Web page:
Saudi Arabia drew down sharply on funds deposited with commercial banks in the third quarter of 1995, while commercial lending to the kingdom remained stable, according to figures released by the Basle-based Bank for International Settlements (BIS). Official deposits with commercial banks by Middle East states fell 3 per cent during the third quarter to $206,514 million at the end of September 1995. although borrowing by Middle East countries also fell during the same period to $77,892 million.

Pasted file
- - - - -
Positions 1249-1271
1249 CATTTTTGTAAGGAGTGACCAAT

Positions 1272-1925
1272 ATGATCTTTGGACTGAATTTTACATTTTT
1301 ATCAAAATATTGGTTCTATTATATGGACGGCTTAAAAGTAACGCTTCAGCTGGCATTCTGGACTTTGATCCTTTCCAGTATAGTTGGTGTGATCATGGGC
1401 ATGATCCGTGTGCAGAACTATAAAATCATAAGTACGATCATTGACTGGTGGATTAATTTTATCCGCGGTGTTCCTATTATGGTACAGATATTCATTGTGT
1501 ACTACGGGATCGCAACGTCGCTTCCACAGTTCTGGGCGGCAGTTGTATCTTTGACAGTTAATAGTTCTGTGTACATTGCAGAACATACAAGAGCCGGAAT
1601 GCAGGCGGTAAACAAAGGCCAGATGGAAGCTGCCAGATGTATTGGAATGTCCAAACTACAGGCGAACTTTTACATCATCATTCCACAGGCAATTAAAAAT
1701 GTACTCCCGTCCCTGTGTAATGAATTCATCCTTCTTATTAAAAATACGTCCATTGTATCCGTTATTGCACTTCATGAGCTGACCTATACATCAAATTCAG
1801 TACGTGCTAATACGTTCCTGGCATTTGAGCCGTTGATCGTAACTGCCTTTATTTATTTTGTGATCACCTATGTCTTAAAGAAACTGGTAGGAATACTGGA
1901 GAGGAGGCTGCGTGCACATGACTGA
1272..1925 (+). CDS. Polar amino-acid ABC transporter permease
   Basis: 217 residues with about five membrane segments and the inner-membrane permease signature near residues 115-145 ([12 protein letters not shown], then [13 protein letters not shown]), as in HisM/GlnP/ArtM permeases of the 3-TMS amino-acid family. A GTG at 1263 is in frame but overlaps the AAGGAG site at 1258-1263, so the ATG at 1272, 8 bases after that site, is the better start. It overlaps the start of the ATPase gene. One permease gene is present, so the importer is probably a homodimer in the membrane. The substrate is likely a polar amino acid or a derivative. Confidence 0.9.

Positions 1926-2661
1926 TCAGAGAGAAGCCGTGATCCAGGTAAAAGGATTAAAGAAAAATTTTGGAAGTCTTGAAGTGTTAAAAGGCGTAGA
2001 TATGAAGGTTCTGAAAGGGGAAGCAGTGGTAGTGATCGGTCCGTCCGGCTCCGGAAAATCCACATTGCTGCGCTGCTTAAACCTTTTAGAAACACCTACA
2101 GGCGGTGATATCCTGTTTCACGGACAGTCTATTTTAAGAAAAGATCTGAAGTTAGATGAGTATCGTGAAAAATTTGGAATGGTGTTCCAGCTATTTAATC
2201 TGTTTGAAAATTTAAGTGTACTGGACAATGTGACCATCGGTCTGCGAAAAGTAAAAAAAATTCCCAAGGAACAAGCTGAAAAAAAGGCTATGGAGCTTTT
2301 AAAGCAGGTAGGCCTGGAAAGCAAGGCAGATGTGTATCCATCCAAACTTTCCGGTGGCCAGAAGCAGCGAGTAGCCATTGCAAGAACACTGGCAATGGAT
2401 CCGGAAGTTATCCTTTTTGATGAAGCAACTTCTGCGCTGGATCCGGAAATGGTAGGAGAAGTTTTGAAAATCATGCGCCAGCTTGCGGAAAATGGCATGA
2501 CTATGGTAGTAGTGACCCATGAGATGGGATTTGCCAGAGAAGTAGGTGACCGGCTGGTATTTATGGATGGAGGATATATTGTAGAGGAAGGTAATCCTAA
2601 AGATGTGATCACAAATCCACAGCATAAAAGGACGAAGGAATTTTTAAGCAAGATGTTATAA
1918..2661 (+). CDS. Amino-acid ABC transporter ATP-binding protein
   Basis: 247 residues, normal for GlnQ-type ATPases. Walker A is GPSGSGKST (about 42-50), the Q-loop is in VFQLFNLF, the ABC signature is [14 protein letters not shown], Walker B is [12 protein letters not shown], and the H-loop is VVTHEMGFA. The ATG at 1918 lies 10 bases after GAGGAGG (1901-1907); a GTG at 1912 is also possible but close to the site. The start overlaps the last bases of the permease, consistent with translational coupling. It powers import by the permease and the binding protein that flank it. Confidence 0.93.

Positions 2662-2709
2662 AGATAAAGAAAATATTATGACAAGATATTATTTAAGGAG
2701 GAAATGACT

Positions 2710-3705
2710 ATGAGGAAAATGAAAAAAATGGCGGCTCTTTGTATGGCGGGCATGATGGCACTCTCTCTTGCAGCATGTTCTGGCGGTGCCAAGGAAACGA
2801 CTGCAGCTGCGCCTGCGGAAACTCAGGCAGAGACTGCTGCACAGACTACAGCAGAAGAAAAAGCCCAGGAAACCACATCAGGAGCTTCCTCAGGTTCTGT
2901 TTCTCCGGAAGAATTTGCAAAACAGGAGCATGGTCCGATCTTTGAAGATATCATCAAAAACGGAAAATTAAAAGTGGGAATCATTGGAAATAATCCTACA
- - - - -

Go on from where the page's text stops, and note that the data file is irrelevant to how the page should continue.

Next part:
Saudi Arabia’s deposits with commercial banks fell by 11 per cent to $59,150 million in the third quarter. This followed a 17 per cent increase in deposits by the kingdom during the first half of 1995 to $66,365 million. Deposits with commercial banks by other Gulf states also fell in the same period. Bahrain’s deposits fell by 14 per cent in the last quarter of 1995 to $16,813 million.
Turkey’s position with commercial banks improved during the third quarter to reach $24,560 million, 11 per cent higher than at the end of June 1995.
Commercial bank lending to Lebanon showed the biggest increase during the third quarter among Middle East states.
Lending to the republic rose 13 per cent to $2,212 million at the end of September 1995.